Santa or No Santa?
Throughout the holiday season this year, I’ve noticed quite a few parents wondering if they were bad people because they weren’t labeling a lot of presents as “From Santa”. This made me realize that my husband and I hadn’t actually discussed the Santa topic. Luckily Little P is too young to even realize what’s going on this year. So, I was able to raise the question to my husband.
Should we teach Little P that Santa Clause is real?
We decided, after a surprisingly short discussion, that we wouldn’t be teaching her that Santa Clause is real and here are a few reasons why.
1. Christmas is Still Magical
You absolutely do not need Santa Clause to feel like Christmas is magical. It’s great to be able to spend time with family, get time off of school, and/or work. You can still feel like the time of the year is special without believing in Santa Clause. Now, instead of focusing on “What will Santa bring?” you and your kids can focus more on quality time with each other (and extended families that come into town to visit).
2. Santa is a Bribe
Santa is a bribe to get your kids to behave. Not much else to him.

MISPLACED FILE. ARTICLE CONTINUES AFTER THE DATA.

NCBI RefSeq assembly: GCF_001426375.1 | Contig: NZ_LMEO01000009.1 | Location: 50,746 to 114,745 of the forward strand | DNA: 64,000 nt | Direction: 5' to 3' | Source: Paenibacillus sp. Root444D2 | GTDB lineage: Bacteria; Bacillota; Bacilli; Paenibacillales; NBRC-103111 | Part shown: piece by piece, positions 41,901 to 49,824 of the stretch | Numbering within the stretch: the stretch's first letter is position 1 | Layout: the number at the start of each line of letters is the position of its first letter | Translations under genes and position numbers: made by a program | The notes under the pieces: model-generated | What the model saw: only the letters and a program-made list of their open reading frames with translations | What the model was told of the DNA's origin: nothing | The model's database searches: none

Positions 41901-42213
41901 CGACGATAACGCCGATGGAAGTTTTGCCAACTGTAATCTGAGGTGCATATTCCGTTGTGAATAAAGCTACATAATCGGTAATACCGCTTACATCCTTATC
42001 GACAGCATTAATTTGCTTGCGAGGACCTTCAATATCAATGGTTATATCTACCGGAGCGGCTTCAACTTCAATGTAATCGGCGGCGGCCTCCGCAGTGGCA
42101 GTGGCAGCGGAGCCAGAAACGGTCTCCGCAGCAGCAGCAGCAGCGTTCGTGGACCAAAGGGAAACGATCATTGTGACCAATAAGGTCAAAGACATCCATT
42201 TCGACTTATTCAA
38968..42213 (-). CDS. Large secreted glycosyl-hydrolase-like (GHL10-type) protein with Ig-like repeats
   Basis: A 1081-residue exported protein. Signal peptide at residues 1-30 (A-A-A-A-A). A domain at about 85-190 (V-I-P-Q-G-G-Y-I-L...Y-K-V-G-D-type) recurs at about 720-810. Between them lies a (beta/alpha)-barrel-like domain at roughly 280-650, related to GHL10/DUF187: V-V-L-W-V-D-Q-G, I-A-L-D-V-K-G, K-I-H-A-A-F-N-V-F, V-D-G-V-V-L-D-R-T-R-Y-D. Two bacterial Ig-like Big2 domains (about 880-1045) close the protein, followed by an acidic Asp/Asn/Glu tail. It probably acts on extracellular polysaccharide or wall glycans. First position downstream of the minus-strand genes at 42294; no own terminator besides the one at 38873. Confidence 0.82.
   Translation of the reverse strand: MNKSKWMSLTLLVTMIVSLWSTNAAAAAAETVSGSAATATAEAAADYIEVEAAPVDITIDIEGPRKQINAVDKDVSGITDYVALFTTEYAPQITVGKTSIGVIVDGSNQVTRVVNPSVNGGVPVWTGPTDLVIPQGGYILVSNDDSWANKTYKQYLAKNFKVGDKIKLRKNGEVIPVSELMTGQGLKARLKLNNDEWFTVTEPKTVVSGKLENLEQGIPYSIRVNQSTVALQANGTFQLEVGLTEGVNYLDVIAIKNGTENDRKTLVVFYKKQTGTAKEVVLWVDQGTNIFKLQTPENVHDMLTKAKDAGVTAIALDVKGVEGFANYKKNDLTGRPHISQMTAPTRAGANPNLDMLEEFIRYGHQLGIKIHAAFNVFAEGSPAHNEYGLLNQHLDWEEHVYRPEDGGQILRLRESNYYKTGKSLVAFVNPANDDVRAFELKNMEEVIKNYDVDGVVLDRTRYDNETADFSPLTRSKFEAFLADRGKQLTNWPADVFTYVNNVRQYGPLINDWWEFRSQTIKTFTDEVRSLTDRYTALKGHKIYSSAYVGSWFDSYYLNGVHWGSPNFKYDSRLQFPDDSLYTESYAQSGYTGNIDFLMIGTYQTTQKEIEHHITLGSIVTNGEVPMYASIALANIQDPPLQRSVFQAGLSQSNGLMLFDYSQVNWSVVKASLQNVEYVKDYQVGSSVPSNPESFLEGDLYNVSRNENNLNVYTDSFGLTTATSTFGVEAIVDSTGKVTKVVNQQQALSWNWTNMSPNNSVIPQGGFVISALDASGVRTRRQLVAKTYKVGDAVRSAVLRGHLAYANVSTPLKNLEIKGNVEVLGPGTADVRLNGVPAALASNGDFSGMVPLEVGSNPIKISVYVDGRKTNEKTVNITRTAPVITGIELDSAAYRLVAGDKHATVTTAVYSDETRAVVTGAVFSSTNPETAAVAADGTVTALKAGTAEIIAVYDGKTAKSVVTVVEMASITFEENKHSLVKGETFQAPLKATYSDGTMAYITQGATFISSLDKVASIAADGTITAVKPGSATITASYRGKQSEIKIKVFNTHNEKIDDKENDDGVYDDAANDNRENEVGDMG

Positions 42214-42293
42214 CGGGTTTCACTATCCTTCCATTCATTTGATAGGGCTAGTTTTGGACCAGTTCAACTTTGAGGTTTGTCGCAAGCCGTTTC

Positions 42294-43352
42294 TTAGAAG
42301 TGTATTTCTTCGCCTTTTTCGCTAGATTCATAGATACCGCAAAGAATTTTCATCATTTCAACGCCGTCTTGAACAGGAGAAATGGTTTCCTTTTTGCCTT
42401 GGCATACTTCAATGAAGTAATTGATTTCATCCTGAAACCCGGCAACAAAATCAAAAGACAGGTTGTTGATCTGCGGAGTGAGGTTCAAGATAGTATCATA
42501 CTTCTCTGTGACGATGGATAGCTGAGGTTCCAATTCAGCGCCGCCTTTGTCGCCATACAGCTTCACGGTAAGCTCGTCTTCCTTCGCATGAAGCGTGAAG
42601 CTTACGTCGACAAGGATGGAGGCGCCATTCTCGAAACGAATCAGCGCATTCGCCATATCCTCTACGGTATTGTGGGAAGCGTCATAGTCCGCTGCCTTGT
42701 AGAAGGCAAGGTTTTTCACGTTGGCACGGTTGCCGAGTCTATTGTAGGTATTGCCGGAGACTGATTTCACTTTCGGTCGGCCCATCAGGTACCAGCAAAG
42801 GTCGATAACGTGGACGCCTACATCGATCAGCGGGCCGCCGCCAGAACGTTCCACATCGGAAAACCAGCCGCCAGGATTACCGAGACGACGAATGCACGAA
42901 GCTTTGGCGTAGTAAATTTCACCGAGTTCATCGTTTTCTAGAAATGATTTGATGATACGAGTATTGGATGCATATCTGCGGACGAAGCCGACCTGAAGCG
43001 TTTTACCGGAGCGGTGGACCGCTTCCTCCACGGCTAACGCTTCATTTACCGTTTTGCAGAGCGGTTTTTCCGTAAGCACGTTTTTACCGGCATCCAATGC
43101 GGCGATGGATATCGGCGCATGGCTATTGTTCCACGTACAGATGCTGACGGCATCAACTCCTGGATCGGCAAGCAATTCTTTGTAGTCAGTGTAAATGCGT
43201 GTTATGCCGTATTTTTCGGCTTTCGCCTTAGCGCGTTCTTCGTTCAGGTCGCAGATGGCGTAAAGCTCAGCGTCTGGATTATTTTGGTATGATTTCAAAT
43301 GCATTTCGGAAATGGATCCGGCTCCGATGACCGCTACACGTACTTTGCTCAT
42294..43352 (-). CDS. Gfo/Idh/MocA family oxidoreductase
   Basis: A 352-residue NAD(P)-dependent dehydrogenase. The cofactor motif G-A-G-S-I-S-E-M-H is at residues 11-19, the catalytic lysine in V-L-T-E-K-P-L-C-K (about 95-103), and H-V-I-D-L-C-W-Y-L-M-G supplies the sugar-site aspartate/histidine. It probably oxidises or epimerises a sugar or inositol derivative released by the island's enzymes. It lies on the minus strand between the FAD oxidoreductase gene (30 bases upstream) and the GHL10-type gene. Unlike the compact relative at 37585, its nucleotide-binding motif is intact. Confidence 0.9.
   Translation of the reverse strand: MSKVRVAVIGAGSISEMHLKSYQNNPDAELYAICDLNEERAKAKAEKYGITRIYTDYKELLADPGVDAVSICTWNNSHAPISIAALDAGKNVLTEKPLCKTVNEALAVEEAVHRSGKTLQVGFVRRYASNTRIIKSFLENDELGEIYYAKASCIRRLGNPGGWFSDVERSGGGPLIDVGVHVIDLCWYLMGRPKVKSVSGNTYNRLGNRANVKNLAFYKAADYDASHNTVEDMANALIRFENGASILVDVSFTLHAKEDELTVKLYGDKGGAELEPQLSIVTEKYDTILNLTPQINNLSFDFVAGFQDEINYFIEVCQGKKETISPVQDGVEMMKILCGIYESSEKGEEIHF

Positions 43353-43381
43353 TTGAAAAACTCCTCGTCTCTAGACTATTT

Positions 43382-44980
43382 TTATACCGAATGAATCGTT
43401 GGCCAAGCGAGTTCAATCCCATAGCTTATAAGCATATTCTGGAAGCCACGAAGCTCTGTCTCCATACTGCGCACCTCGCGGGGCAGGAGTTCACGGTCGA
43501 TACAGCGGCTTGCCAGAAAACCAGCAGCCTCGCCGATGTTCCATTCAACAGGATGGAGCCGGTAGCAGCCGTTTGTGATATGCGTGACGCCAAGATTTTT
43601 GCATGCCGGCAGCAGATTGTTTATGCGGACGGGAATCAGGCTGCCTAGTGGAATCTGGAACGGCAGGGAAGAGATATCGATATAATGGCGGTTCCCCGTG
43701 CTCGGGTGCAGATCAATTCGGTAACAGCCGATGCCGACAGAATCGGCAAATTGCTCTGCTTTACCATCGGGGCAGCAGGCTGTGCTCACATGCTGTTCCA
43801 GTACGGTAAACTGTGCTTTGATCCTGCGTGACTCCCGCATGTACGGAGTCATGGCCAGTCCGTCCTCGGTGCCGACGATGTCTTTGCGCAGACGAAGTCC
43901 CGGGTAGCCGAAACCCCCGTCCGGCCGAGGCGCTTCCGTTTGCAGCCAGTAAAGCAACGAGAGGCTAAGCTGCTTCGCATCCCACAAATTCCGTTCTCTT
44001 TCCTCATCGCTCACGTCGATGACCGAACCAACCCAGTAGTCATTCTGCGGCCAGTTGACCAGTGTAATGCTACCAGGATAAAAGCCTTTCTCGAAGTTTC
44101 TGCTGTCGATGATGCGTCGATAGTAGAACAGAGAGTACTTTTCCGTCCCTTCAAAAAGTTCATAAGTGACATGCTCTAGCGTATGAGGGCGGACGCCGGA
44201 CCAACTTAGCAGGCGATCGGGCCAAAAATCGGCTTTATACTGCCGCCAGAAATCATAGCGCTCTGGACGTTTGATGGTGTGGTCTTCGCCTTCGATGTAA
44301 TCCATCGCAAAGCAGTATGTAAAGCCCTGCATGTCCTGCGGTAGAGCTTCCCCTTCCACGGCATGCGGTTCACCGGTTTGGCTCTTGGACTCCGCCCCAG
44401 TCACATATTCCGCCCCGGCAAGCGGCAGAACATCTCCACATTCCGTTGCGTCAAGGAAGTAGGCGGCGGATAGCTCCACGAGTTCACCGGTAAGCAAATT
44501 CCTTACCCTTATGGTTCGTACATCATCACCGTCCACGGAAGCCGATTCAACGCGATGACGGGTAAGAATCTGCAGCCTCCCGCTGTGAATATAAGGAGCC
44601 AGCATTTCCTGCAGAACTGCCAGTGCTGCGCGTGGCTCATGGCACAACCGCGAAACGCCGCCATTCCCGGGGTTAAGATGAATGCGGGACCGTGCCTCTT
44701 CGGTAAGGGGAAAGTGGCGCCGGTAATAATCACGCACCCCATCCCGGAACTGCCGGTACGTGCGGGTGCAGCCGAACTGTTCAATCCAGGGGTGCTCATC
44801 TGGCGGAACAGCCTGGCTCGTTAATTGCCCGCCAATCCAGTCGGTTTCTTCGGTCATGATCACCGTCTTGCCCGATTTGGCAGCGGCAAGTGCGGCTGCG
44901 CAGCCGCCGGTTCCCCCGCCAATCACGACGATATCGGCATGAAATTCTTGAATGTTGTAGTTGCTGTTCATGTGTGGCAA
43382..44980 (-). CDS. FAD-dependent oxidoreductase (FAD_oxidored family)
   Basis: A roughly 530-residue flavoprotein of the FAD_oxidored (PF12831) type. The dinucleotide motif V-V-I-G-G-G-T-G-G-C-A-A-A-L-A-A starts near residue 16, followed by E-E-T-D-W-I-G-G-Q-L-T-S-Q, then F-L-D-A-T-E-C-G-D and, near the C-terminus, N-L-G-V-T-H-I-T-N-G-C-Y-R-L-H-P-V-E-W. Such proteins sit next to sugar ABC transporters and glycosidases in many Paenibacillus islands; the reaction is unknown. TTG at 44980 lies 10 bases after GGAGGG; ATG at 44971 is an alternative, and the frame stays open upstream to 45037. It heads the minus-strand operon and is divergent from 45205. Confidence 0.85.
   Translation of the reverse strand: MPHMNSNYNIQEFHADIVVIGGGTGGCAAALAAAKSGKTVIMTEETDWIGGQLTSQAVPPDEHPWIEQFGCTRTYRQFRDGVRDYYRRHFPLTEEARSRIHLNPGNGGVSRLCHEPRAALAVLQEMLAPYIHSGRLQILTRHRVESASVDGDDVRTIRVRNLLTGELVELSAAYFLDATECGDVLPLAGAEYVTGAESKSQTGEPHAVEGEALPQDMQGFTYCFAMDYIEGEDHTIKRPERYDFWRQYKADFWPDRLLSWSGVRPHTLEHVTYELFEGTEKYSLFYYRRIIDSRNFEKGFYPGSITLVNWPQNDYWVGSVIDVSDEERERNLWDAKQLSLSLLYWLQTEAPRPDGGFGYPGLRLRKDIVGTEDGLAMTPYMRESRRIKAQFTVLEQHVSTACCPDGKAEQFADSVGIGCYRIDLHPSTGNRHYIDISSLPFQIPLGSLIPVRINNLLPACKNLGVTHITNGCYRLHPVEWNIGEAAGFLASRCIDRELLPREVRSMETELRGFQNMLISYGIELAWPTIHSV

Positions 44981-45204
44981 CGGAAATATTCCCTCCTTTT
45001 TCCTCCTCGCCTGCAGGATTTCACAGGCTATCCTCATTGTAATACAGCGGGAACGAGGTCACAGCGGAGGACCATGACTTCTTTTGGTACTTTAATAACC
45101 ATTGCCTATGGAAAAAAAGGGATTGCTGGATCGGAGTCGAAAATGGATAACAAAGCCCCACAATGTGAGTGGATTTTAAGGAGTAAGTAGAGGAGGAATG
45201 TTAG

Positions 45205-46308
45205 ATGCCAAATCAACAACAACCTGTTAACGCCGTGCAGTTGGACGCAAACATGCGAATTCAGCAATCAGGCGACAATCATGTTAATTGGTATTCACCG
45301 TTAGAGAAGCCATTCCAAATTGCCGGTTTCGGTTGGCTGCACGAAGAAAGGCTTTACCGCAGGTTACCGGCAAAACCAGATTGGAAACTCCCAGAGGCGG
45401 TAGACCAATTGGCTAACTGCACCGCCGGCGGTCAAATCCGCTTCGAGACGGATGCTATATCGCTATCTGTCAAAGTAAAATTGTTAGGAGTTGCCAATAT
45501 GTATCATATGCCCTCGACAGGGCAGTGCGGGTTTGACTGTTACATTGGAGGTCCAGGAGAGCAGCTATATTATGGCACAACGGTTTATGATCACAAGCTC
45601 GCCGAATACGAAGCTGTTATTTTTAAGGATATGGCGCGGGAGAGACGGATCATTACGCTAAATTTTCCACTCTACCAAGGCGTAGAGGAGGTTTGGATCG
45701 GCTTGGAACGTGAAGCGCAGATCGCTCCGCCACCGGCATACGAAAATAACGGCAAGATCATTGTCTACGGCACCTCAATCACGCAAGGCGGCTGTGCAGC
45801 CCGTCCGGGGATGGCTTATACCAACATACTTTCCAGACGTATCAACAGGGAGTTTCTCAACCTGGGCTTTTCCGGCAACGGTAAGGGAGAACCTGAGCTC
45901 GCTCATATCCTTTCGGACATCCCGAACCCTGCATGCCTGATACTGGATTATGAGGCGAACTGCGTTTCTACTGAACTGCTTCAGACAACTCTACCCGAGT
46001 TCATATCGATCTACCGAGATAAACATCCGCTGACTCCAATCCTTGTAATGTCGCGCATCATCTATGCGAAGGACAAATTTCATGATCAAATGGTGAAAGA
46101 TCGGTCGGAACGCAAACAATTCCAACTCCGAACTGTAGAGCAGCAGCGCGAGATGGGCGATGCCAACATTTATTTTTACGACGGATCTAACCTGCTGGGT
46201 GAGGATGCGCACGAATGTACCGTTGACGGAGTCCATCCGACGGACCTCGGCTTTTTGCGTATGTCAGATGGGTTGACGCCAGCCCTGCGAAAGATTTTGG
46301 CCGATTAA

You tell your kids Santa is watching all year round, but especially around November and December, you start reminding them that they need to be good otherwise Santa isn’t going to bring them any presents.
3. Focus is Not Solely on Receiving
If you understand from a young age that some magical man in a suit comes and brings you gifts just because you were good, you realize that someone worked to get you a present, and maybe you want to help that person feel good as well. Maybe instead of focusing completely on what you want, you get something (or make something) for the people who you love as well.
4. They Can Truly Appreciate The Gift Giver
If you put that Santa gave them the present then there’s nothing else to it. They don’t get to say thank you to you. It’s just a gift from Santa because they were good. When they know you gave them the gift, they know it’s because you love them and want them to be happy. Plus, if you both know who gave them the gift, then you get to take credit for it and not feel resentful that Santa gets the credit for your work.
5. Easier to Explain Why Present Wasn’t Received
Maybe one year your kid wants a bunch of things and you just can’t afford it all. It’s a lot easier to ask what the “big ticket items” are and work on making sure those are given and explain that maybe you won’t be able to find all of the items than to try to explain why Santa didn’t bring the items.
You’re not a bad parent either way. If you want your kid to believe in Santa, that’s great. If you don’t want your kid to believe in Santa, that’s also great. Either way, I’m sure you want your kid to have a magical holiday season.
Let me know what you think.
Are you teaching your kids Santa is real or not real and why did you decide on that?